So he says that he he's an alcoholic. He's completed the 12 step program. He doesn't deny or minimize his crimes. He says that he's ready to be part of society. And they go, I don't fucking think so. Not yet. We don't like you take a hike. And then I've lost him. I don't know where he is. I can't find an obituary. I can't find him in jail. I can't find anything. I can't find an article saying he was released because they have it's very well documented, all of his hearings and all this shit.


If he was released, I would assume somebody would go, hey, this monster is out there. Be careful. You know, whatever age he is now, he's eighty eight.


He'd be eighty, so he might be dead. And if he's eighty, he's going to be it's going to be harder for him to assault and attack and obviously that sort of thing.


But still, he's a dangerous old pervert, so I don't know if he's out there. Be careful in your 80s.


You can make somebody much more vulnerable though. Oh yeah. They'll guard their guards down. Exactly right. You're not pulling up with your tongue drug, your trunk type closed, your feeble. Can you help me? And your next thing you know, you're your deadline. But so that is that case there. East Amwell Township, New Jersey. Like I said, that is just a bonus. Thank you for being our people. Bonus year. You're never say and you're never this reminds you in this holiday season when you're home, cozy with your family, you're not safe.


The children aren't safe. None of you are safe. So that's our message of holiday cheer. That's what this show is all about. And if you like the show, please review on iTunes, Apple podcast, the purple icon. Get on there. Give us five stars. It really does help a lot. Head over to shut up and give me murder dotcom.


Right now, check out our live show, Virtual Live Show, January twenty ninth Anywhere in the world, January the 29th and it'll be available for three days after that. We're doing a real show, just like in the theater, except just from a studio, minus a theater, minus a theater. But we're going to pretend like you're all in a theater or in a theater. We got the mikes and everything for the aesthetics. The visuals are going to look great.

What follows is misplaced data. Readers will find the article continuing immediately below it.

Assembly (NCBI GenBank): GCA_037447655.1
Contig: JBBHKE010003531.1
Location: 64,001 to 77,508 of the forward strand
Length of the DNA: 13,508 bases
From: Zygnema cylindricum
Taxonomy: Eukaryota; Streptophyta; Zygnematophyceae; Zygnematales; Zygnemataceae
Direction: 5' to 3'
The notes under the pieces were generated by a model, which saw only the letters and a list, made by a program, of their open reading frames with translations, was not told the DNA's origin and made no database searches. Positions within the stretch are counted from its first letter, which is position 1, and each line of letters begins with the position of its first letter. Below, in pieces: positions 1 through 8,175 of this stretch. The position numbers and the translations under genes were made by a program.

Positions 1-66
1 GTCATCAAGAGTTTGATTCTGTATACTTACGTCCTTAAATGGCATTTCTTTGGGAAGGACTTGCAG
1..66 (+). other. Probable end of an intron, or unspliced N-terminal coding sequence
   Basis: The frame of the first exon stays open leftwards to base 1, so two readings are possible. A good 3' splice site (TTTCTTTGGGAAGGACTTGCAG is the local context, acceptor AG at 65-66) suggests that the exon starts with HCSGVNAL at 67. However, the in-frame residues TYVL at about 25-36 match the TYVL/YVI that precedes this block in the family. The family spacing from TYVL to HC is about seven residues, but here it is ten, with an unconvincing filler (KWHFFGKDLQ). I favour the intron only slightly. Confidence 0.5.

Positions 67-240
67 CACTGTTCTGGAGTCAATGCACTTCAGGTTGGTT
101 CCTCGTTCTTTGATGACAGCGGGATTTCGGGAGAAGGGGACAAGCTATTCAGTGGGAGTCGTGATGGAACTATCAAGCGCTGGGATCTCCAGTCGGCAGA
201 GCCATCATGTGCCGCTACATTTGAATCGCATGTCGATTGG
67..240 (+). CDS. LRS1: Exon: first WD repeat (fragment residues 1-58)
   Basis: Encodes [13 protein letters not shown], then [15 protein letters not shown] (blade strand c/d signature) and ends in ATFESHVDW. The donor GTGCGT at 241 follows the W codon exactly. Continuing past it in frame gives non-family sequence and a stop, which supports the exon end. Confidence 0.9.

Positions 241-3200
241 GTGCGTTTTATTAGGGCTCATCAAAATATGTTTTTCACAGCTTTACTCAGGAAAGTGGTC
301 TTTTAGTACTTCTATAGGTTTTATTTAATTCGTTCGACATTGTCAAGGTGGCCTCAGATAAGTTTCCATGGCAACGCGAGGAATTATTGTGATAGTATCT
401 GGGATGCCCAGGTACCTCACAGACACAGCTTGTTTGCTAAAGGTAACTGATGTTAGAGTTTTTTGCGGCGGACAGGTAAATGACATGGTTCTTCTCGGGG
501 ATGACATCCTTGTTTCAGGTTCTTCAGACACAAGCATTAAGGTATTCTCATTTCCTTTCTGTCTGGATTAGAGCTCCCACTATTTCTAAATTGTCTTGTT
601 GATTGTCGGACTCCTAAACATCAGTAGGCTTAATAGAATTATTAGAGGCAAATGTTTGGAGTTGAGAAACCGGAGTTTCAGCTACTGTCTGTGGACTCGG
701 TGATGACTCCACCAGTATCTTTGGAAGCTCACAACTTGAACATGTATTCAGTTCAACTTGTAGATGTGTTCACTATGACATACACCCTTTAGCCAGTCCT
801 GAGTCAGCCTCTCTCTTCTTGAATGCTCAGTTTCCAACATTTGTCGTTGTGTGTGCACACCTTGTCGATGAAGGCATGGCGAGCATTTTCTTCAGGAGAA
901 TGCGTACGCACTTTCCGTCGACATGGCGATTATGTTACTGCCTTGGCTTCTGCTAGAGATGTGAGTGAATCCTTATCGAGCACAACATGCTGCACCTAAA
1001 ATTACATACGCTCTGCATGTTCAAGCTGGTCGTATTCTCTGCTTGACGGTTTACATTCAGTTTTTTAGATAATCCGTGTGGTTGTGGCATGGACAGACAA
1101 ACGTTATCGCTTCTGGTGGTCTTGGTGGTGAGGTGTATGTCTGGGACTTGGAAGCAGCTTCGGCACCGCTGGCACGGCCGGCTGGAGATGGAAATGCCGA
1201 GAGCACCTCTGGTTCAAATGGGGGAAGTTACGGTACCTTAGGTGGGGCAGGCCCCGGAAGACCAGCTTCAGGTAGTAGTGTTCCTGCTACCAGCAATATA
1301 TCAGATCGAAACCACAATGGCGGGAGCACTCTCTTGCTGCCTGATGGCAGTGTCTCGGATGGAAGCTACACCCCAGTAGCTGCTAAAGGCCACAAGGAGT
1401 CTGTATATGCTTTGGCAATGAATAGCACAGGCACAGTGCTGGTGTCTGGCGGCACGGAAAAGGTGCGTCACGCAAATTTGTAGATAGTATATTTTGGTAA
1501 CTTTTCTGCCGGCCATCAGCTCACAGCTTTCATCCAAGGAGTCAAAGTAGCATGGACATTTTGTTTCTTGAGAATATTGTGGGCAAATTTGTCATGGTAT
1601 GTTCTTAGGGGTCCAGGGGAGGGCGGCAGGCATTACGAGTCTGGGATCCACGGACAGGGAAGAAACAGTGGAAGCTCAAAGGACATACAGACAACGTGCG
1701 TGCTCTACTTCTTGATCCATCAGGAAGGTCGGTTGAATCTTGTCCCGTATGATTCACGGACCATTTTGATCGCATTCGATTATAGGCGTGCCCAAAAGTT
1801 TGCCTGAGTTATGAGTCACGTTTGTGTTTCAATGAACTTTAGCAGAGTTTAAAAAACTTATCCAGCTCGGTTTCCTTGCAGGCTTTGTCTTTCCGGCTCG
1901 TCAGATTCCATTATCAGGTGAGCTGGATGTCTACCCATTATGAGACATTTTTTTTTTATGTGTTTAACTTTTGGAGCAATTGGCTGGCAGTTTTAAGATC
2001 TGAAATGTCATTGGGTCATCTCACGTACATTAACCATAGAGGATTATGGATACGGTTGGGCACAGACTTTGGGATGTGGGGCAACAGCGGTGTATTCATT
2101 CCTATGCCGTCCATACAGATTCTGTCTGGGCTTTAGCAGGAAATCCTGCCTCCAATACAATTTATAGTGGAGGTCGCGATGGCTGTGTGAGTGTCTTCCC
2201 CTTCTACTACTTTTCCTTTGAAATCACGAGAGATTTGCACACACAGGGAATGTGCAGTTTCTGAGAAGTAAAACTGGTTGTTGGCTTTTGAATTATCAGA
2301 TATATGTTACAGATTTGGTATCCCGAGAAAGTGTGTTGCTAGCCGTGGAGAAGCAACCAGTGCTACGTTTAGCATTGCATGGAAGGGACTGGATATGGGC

You're going to see the pictures bigger. I wish I had the idea to get cutouts. People could buy the cutouts and put them in the fucking studio.


That one out of sight. Out of a too late, though. I had over to shut up and give me murder dotcom for those tickets. Also, Patriot and Patriot dotcom slash crime and sports is where you go for all your bonus stuff, extra bonus stuff this week, the Christmas murders all throughout history in small town murder, a lot of fun that is there crazy. And then the, of course, much beloved personal ads from newspapers throughout time and some sales thrown in there as well.


Get all of that at Patriot on dotcom slash crime and sports. Also, Dremiel mispronounced your name and you'll be a producer. You can also be a producer at PayPal using our email address, crime and sports at Gmail dot com. Thank you, everybody. Honestly, we'll just end it with that and with shout outs are on the regular show. Thanks for everything you've done for us all year. Really. And hope you everybody's enjoying the holidays with their families.


And I just thank you guys so, so much. You've been amazing in the in the crow's nest navigating these icebergs. Thank you so much. The Titanic sails on. It's been great. It has. Thank you. See you later, everybody.